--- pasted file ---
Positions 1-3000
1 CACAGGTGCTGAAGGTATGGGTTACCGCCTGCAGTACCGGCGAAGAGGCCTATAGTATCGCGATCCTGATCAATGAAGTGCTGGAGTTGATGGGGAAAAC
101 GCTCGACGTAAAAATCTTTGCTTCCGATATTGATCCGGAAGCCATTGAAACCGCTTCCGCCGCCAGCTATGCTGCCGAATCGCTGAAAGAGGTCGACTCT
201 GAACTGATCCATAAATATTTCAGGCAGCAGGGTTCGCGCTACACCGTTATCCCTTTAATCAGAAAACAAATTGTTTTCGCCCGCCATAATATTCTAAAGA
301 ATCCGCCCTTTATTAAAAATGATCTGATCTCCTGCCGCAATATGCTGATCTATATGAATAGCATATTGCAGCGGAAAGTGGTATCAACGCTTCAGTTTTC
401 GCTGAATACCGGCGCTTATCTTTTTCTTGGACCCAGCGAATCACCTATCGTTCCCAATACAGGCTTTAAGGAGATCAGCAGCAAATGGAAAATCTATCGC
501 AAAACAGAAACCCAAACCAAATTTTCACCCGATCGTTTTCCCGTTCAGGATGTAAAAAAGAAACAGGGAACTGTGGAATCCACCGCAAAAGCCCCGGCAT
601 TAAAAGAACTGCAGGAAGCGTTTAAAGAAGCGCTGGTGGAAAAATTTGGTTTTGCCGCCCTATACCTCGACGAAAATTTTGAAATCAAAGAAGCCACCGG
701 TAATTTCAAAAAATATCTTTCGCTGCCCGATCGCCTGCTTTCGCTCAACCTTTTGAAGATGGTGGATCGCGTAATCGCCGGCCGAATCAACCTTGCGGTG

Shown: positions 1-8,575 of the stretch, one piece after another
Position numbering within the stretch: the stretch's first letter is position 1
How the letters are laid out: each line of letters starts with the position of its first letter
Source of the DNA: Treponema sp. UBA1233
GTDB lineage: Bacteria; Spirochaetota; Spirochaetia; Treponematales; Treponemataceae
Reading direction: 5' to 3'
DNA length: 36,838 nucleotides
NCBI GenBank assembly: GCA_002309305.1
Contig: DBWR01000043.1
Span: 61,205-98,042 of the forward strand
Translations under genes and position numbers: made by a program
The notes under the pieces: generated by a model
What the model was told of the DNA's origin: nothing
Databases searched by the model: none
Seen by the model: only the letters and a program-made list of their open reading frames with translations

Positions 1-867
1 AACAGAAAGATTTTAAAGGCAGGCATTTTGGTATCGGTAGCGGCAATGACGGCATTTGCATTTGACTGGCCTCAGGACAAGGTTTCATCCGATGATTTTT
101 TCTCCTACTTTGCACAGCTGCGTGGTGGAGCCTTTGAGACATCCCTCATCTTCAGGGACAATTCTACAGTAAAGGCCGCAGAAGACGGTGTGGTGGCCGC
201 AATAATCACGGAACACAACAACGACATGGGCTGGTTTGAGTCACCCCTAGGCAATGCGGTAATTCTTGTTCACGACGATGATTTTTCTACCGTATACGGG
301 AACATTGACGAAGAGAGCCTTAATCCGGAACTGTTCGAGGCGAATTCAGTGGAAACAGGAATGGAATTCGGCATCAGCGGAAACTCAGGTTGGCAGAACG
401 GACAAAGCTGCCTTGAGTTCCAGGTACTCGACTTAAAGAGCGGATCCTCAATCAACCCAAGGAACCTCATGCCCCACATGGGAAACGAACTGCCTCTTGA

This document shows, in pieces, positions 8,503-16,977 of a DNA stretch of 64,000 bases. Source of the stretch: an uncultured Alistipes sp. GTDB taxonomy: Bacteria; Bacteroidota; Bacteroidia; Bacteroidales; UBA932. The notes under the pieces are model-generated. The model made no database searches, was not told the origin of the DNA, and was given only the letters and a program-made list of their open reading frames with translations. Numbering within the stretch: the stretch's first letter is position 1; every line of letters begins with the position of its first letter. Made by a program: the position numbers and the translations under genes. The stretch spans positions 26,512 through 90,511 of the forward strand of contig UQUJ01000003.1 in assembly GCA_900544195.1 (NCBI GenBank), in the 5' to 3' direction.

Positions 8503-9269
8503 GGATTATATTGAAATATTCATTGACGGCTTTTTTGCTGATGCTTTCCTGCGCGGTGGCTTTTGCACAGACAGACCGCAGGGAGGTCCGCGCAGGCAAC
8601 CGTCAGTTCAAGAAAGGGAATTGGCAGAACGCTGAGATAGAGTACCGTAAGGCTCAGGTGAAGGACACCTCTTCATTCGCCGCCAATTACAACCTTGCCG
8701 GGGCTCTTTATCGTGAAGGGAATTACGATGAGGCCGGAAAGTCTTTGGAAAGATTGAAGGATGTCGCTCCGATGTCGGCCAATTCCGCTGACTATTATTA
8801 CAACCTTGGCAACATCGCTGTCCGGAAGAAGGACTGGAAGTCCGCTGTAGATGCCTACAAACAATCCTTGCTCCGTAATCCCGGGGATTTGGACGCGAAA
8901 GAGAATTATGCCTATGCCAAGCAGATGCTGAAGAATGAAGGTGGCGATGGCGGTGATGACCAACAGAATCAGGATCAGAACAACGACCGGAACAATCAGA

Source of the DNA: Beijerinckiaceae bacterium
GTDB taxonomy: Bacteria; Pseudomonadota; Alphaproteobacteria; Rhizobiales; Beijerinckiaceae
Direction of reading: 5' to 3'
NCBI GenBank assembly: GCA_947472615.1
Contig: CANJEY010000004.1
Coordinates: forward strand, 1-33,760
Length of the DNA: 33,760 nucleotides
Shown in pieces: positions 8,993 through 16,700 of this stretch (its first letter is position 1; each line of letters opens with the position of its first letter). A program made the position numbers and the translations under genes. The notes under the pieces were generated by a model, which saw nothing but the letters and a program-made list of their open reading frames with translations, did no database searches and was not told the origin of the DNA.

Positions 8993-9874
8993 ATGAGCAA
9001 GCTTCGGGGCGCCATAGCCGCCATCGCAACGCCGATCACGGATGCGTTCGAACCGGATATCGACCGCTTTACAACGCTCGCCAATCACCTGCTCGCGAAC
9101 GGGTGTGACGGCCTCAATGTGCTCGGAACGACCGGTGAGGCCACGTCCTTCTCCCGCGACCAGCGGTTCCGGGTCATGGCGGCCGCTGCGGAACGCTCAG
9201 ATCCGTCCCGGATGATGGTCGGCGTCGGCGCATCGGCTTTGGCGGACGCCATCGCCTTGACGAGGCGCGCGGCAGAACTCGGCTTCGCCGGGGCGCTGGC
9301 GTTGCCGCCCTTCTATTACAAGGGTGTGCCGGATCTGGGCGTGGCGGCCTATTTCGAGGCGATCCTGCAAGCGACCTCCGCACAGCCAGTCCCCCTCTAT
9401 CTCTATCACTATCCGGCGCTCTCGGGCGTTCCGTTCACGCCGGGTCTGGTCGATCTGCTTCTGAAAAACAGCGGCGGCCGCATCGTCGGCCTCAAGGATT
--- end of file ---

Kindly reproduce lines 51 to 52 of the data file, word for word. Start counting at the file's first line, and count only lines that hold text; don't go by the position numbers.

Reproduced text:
9301 GTTGCCGCCCTTCTATTACAAGGGTGTGCCGGATCTGGGCGTGGCGGCCTATTTCGAGGCGATCCTGCAAGCGACCTCCGCACAGCCAGTCCCCCTCTAT
9401 CTCTATCACTATCCGGCGCTCTCGGGCGTTCCGTTCACGCCGGGTCTGGTCGATCTGCTTCTGAAAAACAGCGGCGGCCGCATCGTCGGCCTCAAGGATT